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Hi all, I don't do a lot of lake riding but we do have a couple where I ride. How can you tell if the ice depth is acceptable to ride on or not. The local snowmobile rental facility come and take cores but how deep should the ice be before you travel on to the lake?

I once crossed the lake the long way and at the end one time, noticed that I was travelling on some slush. I am sure that was just surface slush but it sure did give me a scare. Never back off the throttle I guess.

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For me I want 4"- 6" of Ice on a known lake. Most lakes freeze erratic and spring fed lakes have soft areas. I advise if you don't know the lake stay on the posted trail maintain 40mph and never stop if not familiar with the lake. If you ever feel uncomfortable don't chance a watercross go around or turnback

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I usually wait for at least a good 10 inches...as wryjoker is saying, all lakes WILL have "soft spots" or meaning that the ice isnt the same thickness all over. I figure if the lakes i ride on have 10 inches most all over and if i should find a soft spot it will be at least the minimum of 6 inches wich is more than enough to support a sled.

very important tip!!!! just cause you see tracks out on the lake dont assume that its thick enough to ride on!!!!!!

Polaris is my way out - Other people just use a door.
 

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Very good tip Triumph. I'm glad to hear I wasn't heading on too early. I wait for the tour guides to tell me its at 12" before going on. It's got to be my biggest fear in life so I don't usually make the decision lightly.

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I usually look for 5 inches on a known route on a known lake. My simple rule of thumb is that if there is a lot of traffic on a lake, nobodys fallen through, and it hasn't warmed up, it should be safe to ride where everyone else has gone. You can't go wrong with 10 or 12 though. Better safe than dead.

I want to ride every day, all day, as fast as I can.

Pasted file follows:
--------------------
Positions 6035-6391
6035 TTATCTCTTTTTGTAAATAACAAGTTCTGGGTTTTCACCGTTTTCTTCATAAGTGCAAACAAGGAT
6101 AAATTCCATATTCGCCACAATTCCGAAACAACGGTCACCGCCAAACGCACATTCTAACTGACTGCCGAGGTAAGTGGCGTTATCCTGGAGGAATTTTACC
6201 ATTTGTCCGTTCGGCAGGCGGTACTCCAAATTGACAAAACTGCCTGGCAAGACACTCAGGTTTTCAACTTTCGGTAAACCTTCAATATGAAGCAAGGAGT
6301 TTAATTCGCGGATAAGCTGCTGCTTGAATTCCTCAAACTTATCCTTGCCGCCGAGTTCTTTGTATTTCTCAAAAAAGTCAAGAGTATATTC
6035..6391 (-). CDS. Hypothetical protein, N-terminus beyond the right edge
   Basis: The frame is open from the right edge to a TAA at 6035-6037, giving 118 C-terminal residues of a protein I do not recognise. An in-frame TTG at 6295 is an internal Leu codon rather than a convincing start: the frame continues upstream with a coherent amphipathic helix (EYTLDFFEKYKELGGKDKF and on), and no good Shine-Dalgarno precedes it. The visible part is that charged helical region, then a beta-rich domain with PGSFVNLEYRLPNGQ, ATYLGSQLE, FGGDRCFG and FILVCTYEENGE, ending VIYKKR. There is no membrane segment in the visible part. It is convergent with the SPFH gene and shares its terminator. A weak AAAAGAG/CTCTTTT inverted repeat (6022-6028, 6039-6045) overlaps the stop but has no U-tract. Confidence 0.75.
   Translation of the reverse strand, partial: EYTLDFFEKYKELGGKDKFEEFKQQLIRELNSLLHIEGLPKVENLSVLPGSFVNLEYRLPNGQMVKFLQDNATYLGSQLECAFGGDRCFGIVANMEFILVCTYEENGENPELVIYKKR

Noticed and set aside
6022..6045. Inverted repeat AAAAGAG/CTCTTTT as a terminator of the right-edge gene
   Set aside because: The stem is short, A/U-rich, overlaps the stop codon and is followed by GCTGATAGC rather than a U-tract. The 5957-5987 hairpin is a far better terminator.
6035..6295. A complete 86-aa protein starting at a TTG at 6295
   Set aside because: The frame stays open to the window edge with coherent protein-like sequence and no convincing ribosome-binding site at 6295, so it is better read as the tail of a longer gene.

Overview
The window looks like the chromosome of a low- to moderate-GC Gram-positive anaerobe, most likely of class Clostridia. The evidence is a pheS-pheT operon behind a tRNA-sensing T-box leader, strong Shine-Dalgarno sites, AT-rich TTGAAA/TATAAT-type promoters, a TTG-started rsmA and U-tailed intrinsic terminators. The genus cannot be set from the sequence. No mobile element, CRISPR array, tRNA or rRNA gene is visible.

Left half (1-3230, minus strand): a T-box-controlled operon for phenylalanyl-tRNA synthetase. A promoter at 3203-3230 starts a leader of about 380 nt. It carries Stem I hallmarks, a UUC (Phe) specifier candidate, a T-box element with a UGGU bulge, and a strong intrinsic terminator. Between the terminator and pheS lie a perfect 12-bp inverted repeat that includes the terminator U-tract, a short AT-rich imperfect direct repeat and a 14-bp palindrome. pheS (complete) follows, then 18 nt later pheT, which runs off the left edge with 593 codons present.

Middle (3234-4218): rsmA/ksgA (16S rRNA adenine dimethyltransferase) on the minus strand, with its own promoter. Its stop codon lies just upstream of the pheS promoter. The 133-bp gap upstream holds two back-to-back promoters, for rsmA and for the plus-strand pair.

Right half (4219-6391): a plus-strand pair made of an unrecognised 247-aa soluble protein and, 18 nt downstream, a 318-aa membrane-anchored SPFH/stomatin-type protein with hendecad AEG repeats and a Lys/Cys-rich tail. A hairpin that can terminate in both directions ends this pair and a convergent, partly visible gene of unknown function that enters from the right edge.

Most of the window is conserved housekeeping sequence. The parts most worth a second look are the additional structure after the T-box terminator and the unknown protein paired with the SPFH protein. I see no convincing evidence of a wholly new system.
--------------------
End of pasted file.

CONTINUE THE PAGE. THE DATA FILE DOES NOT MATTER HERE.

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I did alot of research on this subject a while back. What I found out was that under sound, solid black ice (not snow ice), 4" is needed for a person, 6" for a snowmobile, 10" for a light car, and then above 12" you are pretty much set for pickup trucks and stuff.

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Niceorange is right if you have 12" I'll drive my truck and trailer across the lake.
I like to see 6" to be sure that it's safe.
Bman, If you run into "slush at the edges it is usually overflow from the wieght of the snow . Keep in the throttle!
 

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Thats a good point about slush. A lot of times you will find areas of water or slush at random spots on a lake. Its usually caused by the weight of the snow pushing the ice under water, and flooding the top. While this does not pose a threat of falling through, it does make it nasty riding, and if you get stuck, expect to get your feet wet. I once was walking across my lake in february, and yet while there were cars out there, I started getting into water, and ended up with water in my boots, and hypothermia. Be careful.

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Over in western NY, Chautauqua Lake is really fun!!! The locals say, "6inches you can drive your truck on it, 12 and you could drive a freight train!!"
I wait for the freight train!!! :)
 

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I'd like to see a truck sittin on 6 inches of ice...i'd have a pair of binoc's watching from 100 yards away.

gotta have at least 12 inches for a truck...just ask the 6 idiots whose vehicles fell through the ice last winter at the lakes i ride

Polaris is my way out - Other people just use a door.
 

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Yeah, I'd say that 6 inches is a little too thin to drive a truck on, at least I would take the chance. I am almost scared to go on 6 inches of ice with an atv, but nothing bad has happend.


 

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Why do you say that? I would consider Black Ice to be the most solid ice, as it is not weakened by air bubbles and snow.

<BLOCKQUOTE id=quote><font size=1 face="Verdana, Arial, Helvetica" id=quote>quote:<hr height=1 noshade id=quote>Originally posted by xltman:

STAY AWAY FROM THE BLACK ICE!!!!!

[/quote]


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I agree with niceorange
If all I could get was "black" solid ice I would drive my truck across on 9 or 10"
honey combed "white" ice I will stay away from.
 

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Yep black clear ice is stronger psi. I would guess 1 1/2" of black ice @ 20mph or better is more than enough as long as you're picks are not 3/4". LOLLLL!!

"Meaningless Ride"
 

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You can always check with the ice fisherman on the thickness. They usually have a sled or truck on the ice. Just be carefull of a layer of ice,then a layer of slush, then snow on top. you can get into an awfull mess when your sled sinks into this.
 
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